Court: Ban on social networking sites for sex offenders is unconstitutional
INDIANAPOLIS — An Indiana law that bans registered sex offenders from using Facebook and other social networking sites that can be accessed by children is unconstitutional, a federal appeals court ruled on Wednesday.
The 7th U.S. Circuit of Appeals in Chicago overturned a federal judge's decision upholding the law, saying the state was justified in trying to protect children but that the “blanket ban” went too far by restricting free speech.
The 2008 law “broadly prohibits substantial protected speech rather than specifically targeting the evil of improper communications to minors,” the judges wrote.
“The goal of deterrence does not license the state to restrict far more speech than necessary to target the prospective harm,” they said in a 20-page decision.
The judges noted that the U.S. Supreme Court has also struck down laws that restricted the constitutional right to freedom of expression, such as one that sought to ban leafleting on the premise that it would prevent the dropping of litter.
U.S. District Judge Tanya Walton Pratt ruled in June that the state has a strong interest in protecting children and found that social networking had created a “virtual playground for sexual predators to lurk.” She noted that everything else on the Internet remained open to those who have been convicted of sex offenses.
The American Civil Liberties Union of Indiana filed the class-action suit on behalf of a man who served three years for child exploitation and other sex offenders who are restricted by the ban even though they are no longer on probation.
Courts have long allowed states to place restrictions on convicted sex offenders who have completed their sentences, controlling where many live and work and requiring them to register with police. But the ACLU contended that even though the Indiana law is only intended to protect children from online sexual predators, social media websites are virtually indispensable. The group said the ban prevents sex offenders from using the websites for legitimate political, business and religious purposes.
The ACLU applauded the decision.
Show commenting policy
TribLive commenting policy
You are solely responsible for your comments and by using TribLive.com you agree to our Terms of Service.
We moderate comments. Our goal is to provide substantive commentary for a general readership. By screening submissions, we provide a space where readers can share intelligent and informed commentary that enhances the quality of our news and information.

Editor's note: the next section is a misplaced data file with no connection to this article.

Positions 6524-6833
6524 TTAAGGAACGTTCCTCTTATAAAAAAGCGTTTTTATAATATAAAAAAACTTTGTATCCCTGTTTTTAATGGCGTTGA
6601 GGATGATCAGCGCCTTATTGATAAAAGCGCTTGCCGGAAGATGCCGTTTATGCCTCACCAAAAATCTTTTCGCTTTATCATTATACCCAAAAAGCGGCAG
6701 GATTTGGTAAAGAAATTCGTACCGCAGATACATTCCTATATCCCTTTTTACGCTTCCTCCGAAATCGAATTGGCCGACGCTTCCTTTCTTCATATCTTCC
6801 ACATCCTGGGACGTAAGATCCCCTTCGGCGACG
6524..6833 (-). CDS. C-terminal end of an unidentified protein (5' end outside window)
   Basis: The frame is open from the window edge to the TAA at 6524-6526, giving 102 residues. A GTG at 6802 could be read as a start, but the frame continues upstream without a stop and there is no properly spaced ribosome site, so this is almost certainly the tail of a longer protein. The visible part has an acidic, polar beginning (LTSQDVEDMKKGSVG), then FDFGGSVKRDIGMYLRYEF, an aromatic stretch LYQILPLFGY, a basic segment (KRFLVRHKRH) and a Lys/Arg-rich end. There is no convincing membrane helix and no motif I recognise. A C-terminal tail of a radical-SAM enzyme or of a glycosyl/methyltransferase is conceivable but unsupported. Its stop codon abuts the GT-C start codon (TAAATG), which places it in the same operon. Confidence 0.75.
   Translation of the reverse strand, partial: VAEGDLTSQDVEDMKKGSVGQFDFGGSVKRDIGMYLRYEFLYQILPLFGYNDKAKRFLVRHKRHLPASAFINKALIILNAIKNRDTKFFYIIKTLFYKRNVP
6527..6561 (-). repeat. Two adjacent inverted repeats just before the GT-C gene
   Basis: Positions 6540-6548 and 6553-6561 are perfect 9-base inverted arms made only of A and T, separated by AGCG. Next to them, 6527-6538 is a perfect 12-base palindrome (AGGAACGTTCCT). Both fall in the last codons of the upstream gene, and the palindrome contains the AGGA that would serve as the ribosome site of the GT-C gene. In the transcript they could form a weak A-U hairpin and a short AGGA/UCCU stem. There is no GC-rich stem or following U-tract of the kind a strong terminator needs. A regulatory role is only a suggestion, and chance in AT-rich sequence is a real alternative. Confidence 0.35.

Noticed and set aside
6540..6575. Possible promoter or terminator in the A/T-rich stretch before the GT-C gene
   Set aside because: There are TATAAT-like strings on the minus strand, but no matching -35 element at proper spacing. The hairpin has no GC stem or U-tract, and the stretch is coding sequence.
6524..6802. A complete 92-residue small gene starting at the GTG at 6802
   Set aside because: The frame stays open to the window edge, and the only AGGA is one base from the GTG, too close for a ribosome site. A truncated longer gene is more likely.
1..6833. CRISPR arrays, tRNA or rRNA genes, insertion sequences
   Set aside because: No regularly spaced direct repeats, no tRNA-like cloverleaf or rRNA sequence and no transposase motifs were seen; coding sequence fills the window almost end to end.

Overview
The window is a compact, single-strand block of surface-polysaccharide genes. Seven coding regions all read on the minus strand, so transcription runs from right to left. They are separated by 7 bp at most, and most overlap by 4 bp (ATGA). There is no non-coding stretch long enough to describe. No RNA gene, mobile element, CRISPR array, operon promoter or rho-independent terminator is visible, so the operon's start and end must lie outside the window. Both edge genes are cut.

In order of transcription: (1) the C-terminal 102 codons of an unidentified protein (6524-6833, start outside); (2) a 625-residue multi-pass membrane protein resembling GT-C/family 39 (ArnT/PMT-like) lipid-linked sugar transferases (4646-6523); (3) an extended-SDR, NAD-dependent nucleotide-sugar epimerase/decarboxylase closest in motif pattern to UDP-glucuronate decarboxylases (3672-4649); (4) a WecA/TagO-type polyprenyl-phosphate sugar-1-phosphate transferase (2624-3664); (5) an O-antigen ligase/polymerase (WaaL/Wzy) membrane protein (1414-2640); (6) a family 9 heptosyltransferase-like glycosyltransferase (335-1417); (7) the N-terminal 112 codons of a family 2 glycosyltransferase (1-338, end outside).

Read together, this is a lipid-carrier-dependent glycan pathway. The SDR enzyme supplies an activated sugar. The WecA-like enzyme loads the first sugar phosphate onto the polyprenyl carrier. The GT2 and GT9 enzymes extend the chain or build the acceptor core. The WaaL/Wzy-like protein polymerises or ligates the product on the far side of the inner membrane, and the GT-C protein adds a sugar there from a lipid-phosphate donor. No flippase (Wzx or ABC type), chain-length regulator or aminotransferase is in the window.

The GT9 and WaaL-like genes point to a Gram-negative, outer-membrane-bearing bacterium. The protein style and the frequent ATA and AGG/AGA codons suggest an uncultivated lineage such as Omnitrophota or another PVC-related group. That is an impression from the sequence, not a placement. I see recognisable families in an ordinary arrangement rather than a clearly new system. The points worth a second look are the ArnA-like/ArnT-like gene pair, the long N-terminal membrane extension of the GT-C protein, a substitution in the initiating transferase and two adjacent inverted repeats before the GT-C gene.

While most comments will be posted if they are on-topic and not abusive, moderating decisions are subjective. We will make them as carefully and consistently as we can. Because of the volume of reader comments, we cannot review individual moderation decisions with readers.
We value thoughtful comments representing a range of views that make their point quickly and politely. We make an effort to protect discussions from repeated comments either by the same reader or different readers.
We follow the same standards for taste as the daily newspaper. A few things we won't tolerate: personal attacks, obscenity, vulgarity, profanity (including expletives and letters followed by dashes), commercial promotion, impersonations, incoherence, proselytizing and SHOUTING. Don't include URLs to Web sites.
We do not edit comments. They are either approved or deleted. We reserve the right to edit a comment that is quoted or excerpted in an article. In this case, we may fix spelling and punctuation.
We welcome strong opinions and criticism of our work, but we don't want comments to become bogged down with discussions of our policies and we will moderate accordingly.
We appreciate it when readers and people quoted in articles or blog posts point out errors of fact or emphasis and will investigate all assertions. But these suggestions should be sent via e-mail. To avoid distracting other readers, we won't publish comments that suggest a correction. Instead, corrections will be made in a blog post or in an article.
- $1T cost to sustain fighter jet in cross hairs
- EPA cites risks from air toxics in urban areas, improvements
- GPS stations show drought-stricken California — not pushed downward by 63 trillion gallons of water — is rising
- Don’t eat tuna, Consumer Reports tells mothers-to-be
- Scientists hope tiny robotic bee’s big dreams take flight
- Police say couple wanted Amish girls for slaves
- $132.5M ransom asked for Foley
- California attorney general to appeal ruling on death penalty
- States can apply for more time before using student scores to evaluate teachers
- Utah woman gets 5 years in baby sitter’s overdose death
- Fla. ban on gay marriage upended